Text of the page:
Our issues mainly focus on the following major themes
Developing countries are renowned for a higher marginal productivity of capital due to its scarcity. This is in stark contrast to their developed counterparts, where there is lower productivity of capital due to its abundance. To illustrate this simple example, an investor can give a plough and an ox to a peasant farmer in Southern Africa and his/her yields can actually increase twofold or even more. At the same time, if such an investment was given to a farmer in Western Europe for example, it would not have any effect on productivity because chances are that his/her farm is already mechanised. This simple illustration explains why there are sometimes better returns to capital in developing countries.
This also comes with significant risks. Therefore, local, regional and international investors need as much information as possible so that they can develop some understanding of the risks at play. The Southern Economies therefore provides selected summaries of the major business, economic, investment and political related stories in one place. This is important in that it gives individuals and entities looking for opportunities for investment Southern Africa a concise account of what is going on in each country; enabling them to arrive at some assessment of the level of risk in a particular country.
Despite the importance of information in arriving at some assessment of risk, it also ensures that the investor is generally aware of what is going on. Media summaries roundup can also show potential investors interesting areas that they actually start considering to develop into assets. Developing countries remain to be fully exploited in a mutually beneficial manner. Every day new mineral deposits are discovered, while everyday industry suffers from vintage machinery breakdowns and other production bottlenecks; hence a fresh injection of capital can help result in mutually profitable transformation. Therefore, the importance of information is pivotal for investment Southern Africa.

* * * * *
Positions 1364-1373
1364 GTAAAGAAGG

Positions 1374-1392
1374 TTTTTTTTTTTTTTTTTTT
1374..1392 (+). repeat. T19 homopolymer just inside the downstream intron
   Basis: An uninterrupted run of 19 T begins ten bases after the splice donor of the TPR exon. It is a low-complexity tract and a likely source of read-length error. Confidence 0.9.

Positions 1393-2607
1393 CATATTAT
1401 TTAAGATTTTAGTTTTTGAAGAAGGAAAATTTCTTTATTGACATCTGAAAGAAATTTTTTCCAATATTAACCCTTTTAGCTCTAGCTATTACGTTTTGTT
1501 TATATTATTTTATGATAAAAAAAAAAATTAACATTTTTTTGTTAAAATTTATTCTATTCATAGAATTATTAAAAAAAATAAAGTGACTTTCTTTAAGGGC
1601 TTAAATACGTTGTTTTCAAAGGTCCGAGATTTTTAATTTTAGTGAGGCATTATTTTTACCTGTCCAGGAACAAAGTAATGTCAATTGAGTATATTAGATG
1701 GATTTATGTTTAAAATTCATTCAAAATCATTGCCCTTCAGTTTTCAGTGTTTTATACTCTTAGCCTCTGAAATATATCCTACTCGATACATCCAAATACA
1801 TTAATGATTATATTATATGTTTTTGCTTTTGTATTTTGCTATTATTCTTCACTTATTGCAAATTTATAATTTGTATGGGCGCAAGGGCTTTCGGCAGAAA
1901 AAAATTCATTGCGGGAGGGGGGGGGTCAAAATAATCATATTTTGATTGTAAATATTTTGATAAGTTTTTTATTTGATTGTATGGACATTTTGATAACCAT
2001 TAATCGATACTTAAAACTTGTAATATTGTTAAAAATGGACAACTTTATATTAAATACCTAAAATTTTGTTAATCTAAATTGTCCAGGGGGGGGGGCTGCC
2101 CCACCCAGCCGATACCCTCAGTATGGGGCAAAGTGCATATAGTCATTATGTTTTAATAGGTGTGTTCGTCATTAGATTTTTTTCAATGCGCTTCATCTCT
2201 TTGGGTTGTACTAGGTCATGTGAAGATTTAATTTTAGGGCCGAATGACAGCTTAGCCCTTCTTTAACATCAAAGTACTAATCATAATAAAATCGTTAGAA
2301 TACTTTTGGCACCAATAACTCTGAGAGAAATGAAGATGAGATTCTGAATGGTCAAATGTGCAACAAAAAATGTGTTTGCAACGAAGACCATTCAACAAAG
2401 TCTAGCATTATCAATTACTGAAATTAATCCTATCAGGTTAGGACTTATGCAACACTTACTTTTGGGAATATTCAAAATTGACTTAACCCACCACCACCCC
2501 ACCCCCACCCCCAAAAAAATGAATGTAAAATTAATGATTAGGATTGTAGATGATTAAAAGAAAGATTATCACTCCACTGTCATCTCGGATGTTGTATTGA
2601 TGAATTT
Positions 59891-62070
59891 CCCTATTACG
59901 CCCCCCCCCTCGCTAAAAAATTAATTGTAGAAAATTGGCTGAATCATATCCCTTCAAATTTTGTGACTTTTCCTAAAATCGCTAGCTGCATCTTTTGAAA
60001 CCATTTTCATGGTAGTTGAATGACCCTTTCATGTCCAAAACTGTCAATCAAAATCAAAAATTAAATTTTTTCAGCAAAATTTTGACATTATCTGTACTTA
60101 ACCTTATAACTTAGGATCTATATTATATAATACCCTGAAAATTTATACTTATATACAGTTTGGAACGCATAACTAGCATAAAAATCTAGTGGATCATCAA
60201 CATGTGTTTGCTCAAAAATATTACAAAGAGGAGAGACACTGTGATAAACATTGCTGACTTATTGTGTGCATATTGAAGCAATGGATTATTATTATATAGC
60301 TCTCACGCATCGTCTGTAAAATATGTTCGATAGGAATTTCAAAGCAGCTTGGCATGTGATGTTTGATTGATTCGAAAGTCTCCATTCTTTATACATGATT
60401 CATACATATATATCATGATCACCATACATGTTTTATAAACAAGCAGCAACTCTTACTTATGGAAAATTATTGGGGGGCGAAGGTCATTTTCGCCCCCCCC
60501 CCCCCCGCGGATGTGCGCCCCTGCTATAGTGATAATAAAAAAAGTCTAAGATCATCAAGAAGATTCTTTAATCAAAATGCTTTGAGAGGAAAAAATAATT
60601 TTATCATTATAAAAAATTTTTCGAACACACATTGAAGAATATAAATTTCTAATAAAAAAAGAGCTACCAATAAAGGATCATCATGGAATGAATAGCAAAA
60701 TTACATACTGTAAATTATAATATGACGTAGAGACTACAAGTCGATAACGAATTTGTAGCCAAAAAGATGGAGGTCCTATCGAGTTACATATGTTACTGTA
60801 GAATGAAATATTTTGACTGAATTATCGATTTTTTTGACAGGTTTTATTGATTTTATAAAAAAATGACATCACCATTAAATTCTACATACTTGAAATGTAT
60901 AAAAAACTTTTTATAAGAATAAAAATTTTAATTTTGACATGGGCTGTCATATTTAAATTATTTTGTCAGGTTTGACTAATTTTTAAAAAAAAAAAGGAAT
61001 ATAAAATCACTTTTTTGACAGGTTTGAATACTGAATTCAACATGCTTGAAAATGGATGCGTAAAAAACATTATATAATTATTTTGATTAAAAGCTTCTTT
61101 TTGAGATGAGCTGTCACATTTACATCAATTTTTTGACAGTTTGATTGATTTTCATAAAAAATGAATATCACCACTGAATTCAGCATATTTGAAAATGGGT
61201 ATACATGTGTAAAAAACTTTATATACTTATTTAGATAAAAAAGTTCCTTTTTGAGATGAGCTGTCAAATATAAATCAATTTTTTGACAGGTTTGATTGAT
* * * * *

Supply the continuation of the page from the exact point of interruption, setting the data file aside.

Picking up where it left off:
The user requirements of information are diverse. The Southern Economies recognizes that different stakeholders might require information that is not significantly processed. Thus, the monthly bulletin provides raw top media stories. At the same time, there are a lot other individuals and entities who would instead prefer information that is distilled further for easier analyses and on which they can plot trends and see whether there are any cycles in the data. Such metrics are useful in making decisions concerning the creation of assets in foreign countries.
The SERISA Climate of Investment and Business Environment Index (SCIBEI) is an example of such a metric. A brainchild of Social and Economic Research of Southern Africa (SERISA), it is an endeavour to quantify the investment climate and business environment in Southern Africa monthly. Several other organizations have their own estimations pertaining to business environment and investment climate, but these are normally available yearly and might be based mainly on estimations and interpolations. SCIBEI has the advantage that it is available monthly. Such frequency is important because developing countries inherently lack stable institutions, and as a result changes in the political and economic systems can be abrupt and unpredictable. When this happens foreign capital is usually caught in the crossfire, and a monthly SCIBEI rating might have the potential to predict the trajectory a particular country is taking. This is useful for investment Southern Africa.
Another important advantage of SCIBEI is that it has a direct link to the reality on the ground. It is informed by the top media stories research that is carried out monthly, assigning a particular score to a country depending on the news coming out of it. Therefore, if you are considering investment Southern Africa, SCIBEI might be something you may be interested in. The Southern Economies not only presents the monthly SCIBEI index, but also gives a brief commentary.